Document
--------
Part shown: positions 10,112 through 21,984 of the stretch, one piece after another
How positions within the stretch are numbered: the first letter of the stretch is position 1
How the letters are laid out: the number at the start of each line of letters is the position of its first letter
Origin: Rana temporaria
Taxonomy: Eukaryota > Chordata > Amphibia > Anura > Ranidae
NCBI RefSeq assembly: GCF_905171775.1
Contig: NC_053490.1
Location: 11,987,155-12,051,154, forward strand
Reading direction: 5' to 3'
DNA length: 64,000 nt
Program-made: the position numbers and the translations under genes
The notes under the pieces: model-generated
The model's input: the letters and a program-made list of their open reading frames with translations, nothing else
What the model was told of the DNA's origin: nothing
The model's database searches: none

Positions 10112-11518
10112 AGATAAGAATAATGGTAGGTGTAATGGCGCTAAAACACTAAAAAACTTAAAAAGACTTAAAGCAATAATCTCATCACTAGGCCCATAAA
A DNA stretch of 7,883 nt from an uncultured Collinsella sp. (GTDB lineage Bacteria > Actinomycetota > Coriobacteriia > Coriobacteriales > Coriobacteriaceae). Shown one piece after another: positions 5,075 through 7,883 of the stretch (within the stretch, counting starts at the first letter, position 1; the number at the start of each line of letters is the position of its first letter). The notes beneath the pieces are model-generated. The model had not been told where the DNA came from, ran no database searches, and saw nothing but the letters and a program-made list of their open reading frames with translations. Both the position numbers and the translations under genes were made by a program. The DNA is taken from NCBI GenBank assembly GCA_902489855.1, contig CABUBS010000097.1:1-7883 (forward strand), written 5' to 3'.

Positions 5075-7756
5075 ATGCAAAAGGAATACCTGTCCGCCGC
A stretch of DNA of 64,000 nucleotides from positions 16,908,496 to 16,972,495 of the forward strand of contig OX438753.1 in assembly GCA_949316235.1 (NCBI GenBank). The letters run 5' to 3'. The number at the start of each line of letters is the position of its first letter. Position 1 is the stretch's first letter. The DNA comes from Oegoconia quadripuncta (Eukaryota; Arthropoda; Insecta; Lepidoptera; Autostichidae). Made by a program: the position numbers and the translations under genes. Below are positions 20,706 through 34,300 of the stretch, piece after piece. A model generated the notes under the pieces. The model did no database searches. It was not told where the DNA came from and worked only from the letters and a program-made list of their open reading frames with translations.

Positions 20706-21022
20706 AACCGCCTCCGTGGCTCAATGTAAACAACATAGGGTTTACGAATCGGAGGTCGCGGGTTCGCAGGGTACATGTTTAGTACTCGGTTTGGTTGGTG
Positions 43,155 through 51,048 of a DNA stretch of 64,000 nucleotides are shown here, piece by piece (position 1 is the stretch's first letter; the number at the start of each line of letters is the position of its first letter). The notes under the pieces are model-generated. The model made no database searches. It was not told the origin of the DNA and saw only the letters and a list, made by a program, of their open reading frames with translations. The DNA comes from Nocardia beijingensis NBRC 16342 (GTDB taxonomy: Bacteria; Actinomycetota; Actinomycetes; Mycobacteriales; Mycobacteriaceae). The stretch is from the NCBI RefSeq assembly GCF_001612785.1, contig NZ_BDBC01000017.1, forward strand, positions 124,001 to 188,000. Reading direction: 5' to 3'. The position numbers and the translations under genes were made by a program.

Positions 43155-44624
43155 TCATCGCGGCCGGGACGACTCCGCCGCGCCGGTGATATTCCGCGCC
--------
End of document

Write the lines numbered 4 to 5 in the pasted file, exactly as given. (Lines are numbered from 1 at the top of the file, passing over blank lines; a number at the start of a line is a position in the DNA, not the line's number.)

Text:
Origin: Rana temporaria
Taxonomy: Eukaryota > Chordata > Amphibia > Anura > Ranidae